Netflix’s ‘Altered Carbon’: It’ll Blow Your Mind and Then Some
Binge on Netflix’s ‘Altered Carbon’ as cyberpunk fantasies come true in the noir series.
Based on the cyberpunk graphic novel of the same name by Richard K. Morgan, Netflix’s Altered Carbon depicts a dystopian future where people live on by transferring their consciousness to different bodies. Set centuries into the future, mankind has advanced to a level where they can digitise their memories, download them in a ‘stack’ (that is stored at the stem of the brain), and place these stacks into new bodies called sleeves.
Death is a mere ‘inconvenience’ in the world of Altered Carbon.
When Laurens Bancroft (James Purefoy), the richest man in the galaxy is murdered, he brings back an elite interstellar warrior, the Envoy soldier, Takeshi Kovacs (Joel Kinnaman), to probe his murder. In exchange, Bancroft offers Kovacs the chance to live in a world where Kovacs is a free man, no more condemned for his bloody past. The plot delves into Kovacs’ present, where he must find out who tried to kill Bancroft, and is interspersed with Kovacs’ past where he fought in a war to end this very idea of immortality. In a way, the two versions of Kovacs differ, and this is superbly enacted by Joel Kinnaman - Takeshi Kovacs, and Will Yun Lee - Birth Kovacs.
The world of Altered Carbon is a bit confusing at the very beginning, however, we’re quickly brought up to speed by the way the episodes develop. We are thrown into a world where the personality and memories of a dead person can be kept on hold and can be transported into a new body. The new body could either be a clone of the deceased or it could be a cheap knock-off of anyone. This is where we begin to see differences between the rich and the poor. The rich, like Bancroft, can afford state-of-the-art clones of themselves or any body they desire. The poor often get a random body - a 7-year-old can end up in the body of a 40-year-old who died in a hit-and-run. These nuggets of information are valuable in case you’re unfamiliar with the book.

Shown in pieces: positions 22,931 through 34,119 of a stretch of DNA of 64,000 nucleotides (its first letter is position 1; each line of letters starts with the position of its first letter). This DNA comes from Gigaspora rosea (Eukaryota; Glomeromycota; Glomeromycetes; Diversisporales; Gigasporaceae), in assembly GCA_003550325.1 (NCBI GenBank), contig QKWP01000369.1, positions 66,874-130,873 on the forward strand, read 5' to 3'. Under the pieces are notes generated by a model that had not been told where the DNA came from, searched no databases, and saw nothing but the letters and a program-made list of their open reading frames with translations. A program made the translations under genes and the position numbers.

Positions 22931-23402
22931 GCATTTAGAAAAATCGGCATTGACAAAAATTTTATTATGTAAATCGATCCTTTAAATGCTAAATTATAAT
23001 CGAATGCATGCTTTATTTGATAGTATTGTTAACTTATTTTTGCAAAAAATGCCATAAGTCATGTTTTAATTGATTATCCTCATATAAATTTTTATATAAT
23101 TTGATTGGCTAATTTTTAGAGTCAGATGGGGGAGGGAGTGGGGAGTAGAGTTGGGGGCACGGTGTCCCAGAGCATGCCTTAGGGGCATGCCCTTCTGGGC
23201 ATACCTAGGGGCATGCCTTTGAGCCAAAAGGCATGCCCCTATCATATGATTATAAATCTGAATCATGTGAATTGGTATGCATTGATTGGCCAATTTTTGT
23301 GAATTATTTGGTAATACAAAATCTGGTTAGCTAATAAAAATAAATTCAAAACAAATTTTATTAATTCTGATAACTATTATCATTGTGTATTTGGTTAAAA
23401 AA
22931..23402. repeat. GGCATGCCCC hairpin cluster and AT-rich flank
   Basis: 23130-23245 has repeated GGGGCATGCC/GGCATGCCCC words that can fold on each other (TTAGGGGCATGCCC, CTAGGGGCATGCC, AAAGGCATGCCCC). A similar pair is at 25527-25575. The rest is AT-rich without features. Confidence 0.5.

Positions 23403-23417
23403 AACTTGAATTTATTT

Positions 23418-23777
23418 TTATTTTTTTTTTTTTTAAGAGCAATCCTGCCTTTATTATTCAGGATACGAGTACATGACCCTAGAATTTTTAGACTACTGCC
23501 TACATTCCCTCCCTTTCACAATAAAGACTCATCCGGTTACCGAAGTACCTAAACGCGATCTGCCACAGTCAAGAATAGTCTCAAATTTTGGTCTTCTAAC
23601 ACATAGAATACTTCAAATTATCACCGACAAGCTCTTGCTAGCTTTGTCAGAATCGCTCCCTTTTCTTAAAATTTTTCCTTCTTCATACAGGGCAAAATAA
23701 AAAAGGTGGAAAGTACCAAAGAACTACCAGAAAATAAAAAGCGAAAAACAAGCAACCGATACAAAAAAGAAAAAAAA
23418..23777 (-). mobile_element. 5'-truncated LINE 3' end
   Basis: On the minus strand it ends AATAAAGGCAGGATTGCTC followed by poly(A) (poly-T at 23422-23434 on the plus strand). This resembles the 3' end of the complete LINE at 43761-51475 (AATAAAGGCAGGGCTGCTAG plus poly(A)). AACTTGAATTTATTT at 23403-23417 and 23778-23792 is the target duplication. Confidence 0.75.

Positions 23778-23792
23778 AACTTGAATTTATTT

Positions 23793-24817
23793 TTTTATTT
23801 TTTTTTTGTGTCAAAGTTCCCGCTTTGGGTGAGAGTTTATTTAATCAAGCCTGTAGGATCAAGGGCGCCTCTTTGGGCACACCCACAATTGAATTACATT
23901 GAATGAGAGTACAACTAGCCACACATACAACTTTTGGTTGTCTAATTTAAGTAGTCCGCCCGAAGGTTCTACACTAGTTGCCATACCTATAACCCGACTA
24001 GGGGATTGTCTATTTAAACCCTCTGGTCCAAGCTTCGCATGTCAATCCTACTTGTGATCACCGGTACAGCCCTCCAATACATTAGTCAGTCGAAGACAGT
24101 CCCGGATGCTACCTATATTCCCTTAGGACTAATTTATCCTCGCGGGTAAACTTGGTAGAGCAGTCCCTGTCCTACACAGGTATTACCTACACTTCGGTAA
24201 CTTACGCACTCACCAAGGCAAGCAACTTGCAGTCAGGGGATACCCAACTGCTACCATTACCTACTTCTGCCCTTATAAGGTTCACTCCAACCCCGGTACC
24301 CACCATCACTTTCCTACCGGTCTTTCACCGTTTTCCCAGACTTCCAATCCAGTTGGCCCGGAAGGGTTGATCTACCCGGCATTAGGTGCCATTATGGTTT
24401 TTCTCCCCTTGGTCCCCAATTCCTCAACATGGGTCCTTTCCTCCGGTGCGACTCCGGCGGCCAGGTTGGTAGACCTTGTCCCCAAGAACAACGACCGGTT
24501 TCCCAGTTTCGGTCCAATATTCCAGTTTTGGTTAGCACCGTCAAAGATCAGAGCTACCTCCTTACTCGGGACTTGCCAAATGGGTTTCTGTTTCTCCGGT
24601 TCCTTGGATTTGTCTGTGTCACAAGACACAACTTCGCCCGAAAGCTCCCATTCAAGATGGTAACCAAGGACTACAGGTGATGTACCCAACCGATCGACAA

Kovacs is haunted by thoughts of his dead sister who fought by his side in the uprising, and his former lover - the face of the revolution - Quellcrist Falconer. This is not in vain though, as his past is what makes this everlasting present of the rich and powerful clearer. Uncovering one murky detail after another, Kovacs is aided by unlikely allies - a computer program that runs a brothel and takes the human form of Edgar Allen Poe, and Vernon Elliot, a former soldier who has been wronged by Bancroft. Poe is almost a comic relief and Elliot offers Kovacs assistance. As Kovacs starts solving the mystery of the central crime - Bancroft’s death - the mercenary shows shades of humanity towards the lower life forms.
The series deals with a schism, which does not strike as unfamiliar even in our day and age.
Is God real? - A question as old as the concept of God itself is at the centre of the dilemma of the world of Altered Carbon: one where the dead can be brought back to life. The series, just like the book, keeps making references to the Bible in this regard. The ones who’ve lived the longest and amassed massive wealth are called Meths, circling back to Methuselah - a biblical figure who is said to have lived for over 900 years. This eventually ties up with the quest for everlasting life, going back to the theological philosophy of unending life that Adam and Eve would have enjoyed, if they had not sinned.
And, of course, there is sin. Sins are altered in nature, where people sell their deaths for the entertainment of others. Is it really a sin to kill someone if you have their consent, knowing that they will be brought back to life? Catholics don’t believe in the idea of being re-sleeved and thus become the perfect targets for murder as they cannot come back. A deus ex machina too many in the show, again going back to the literal meaning - Gods from machines, as plot devices have been used to perfection, and don’t come across as cliches.
These existential and moral debates are worded eloquently in the opening monologue of each episode. With warped ideologies, extreme religious views and deviant politics, Altered Carbon seems just like the series we require in the noir drama genre. The visceral violence and gore (beware, flesh will be gutted) will literally keep you on the edge of your seat. A certain recklessness and cynicism,makes Kovacs a badass sci-fi protagonist. With a blend of edgy writing and cyberpunk subversion, Altered Carbon makes for a hell of a show.
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